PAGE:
Weber’s three terms are defined as follows:

Max Weber, sociologo

Max Weber (1864-1920)

Class is a person’s economic position in society, based on birth and achievements; status is about a person’s prestige, honor, or perhaps even his/her popularity; whereas power is a person’s ability to persuade and influence others in spite of any resistance.

When we examine bands as a political organization, we notice that there is no power granted to any person due to economic circumstances, because bands are egalitarian.  However being egalitarian does not mean that someone in the band may not have prestige or popularity.  There may also be a person who has some power by way of persuasion or influence.  But bands are very small and kin-related, so people may be persuaded more by relationships than something more relevant.

A question that has been asked time and again is why would people give up their egalitarian ways of living for one where there is inequality at all levels?  We never know exactly why people do what they do, but perhaps the bands, tribes, and chiefdoms were experiencing some of the same things that humanity is facing today.  Glaciers were melting, climates were changing, animals and plants were becoming extinct, either by natural means or by overhunting, populations were growing, and technologies were changing.  Ten thousand years ago there were no automobiles, no factories, and no air pollution.  Perhaps those living in those uncertain times just had to make deliberate decisions about how to change the way they were living their lives.  Those problems sound rather familiar.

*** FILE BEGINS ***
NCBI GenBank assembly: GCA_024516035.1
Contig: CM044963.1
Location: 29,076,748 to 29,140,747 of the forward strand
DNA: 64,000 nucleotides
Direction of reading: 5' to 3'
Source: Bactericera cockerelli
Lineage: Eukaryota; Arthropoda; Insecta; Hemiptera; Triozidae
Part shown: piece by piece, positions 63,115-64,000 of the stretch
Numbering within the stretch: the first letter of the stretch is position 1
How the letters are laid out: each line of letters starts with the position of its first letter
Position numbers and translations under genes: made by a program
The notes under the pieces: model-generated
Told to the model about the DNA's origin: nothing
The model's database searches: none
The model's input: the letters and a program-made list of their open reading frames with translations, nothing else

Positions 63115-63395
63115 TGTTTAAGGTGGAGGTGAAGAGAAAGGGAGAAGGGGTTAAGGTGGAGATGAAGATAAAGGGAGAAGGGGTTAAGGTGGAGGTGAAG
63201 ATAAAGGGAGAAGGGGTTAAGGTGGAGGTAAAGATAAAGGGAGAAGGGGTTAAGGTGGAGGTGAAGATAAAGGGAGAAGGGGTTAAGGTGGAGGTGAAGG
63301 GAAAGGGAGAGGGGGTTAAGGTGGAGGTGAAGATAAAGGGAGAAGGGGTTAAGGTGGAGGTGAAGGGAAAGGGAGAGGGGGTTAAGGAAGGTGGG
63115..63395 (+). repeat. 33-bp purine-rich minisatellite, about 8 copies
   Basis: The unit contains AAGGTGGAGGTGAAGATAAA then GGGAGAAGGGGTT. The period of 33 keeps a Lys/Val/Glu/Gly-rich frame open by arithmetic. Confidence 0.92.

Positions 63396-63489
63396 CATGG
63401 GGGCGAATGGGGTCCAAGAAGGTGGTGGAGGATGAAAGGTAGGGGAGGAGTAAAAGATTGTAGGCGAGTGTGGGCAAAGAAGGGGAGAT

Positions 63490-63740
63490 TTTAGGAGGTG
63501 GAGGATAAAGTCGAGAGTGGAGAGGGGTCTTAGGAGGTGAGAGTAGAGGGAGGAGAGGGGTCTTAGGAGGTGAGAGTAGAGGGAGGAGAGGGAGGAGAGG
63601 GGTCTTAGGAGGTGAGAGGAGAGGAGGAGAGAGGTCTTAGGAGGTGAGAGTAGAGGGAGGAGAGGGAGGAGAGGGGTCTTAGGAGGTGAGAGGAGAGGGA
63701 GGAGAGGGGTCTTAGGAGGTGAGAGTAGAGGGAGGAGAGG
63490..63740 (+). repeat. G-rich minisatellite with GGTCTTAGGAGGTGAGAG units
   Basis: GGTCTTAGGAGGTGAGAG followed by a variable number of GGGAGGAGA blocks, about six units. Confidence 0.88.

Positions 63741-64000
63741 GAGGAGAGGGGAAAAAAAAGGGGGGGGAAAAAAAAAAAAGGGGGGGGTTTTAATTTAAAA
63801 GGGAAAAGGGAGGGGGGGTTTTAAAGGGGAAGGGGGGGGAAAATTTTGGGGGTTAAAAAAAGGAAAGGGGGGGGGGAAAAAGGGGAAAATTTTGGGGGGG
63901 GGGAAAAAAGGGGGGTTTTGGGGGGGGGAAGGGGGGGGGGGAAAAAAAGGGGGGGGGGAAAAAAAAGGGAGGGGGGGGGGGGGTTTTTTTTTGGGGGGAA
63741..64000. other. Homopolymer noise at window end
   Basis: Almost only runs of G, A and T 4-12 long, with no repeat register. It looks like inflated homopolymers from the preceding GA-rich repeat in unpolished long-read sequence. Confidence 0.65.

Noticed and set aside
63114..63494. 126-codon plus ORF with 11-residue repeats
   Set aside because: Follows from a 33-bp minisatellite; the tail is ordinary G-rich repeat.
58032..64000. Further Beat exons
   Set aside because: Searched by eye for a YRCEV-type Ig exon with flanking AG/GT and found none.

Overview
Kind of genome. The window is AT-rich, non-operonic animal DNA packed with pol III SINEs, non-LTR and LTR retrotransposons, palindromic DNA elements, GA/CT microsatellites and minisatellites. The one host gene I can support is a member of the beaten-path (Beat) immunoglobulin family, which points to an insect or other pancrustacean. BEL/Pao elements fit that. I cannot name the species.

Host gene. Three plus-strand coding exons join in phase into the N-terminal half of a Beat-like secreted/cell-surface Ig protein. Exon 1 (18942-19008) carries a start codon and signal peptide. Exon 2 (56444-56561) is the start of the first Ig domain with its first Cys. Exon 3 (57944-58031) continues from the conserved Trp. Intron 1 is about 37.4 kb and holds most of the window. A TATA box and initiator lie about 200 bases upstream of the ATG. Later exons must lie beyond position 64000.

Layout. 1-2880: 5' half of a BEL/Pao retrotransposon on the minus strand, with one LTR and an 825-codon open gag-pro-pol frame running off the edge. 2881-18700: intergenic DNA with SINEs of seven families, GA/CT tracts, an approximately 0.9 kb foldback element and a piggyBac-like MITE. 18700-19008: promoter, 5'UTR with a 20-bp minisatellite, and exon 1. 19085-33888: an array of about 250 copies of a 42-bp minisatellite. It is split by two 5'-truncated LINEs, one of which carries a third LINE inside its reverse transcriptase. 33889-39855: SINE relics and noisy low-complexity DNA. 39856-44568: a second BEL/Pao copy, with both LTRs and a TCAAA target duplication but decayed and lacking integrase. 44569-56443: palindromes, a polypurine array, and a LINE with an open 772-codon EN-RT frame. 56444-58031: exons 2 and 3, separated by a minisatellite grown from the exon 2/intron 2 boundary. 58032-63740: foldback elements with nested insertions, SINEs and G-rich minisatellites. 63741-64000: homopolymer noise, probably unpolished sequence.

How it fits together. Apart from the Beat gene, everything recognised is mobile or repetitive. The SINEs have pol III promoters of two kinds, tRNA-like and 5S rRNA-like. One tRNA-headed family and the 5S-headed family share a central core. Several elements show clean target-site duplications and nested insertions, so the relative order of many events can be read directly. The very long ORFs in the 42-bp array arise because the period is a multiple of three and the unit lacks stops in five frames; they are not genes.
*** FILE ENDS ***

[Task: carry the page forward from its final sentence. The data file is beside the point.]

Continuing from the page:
The more people located in a community, the more organizational structures have to be developed.  In populated societies there is need for specialists in many crafts, and those people are non-food producers, yet they still must be fed, clothed, and sheltered.  Talented specialists may gain a great deal of power, especially if their skills are necessary for the survival of the community.  Such power is an achieved status.

 Visiting the slippery slope again, and attempting to define a stratified society, we can say for sure that a stratified society is one in which a great deal of inequality exists, but human beings themselves are not equal – and occupations are not equal – and judgments of what is considered upper class, middle class, and lower class is different among those with various degrees of intelligence and education.  The sharp lines of inequality are more due to culture than to anything else because all state societies are sociologically and economically splintered into various categories that are culturally constructed.  What is considered upper class in one society may not have such high status in another.

 Thus, we see how the evolution of hierarchies began, both achieved and ascribed.  Even small states today have a huge degree of bureaucracy, with many tiers of authority and much stratification.  The larger the state, and the more dense the population, the greater the need for more tiers of authority and bureaucracy.  The more tiers of authority and bureaucracy that are needed leads to a more stratified society to maintain order, which is the primary goal of every state government.

Social stratification visually.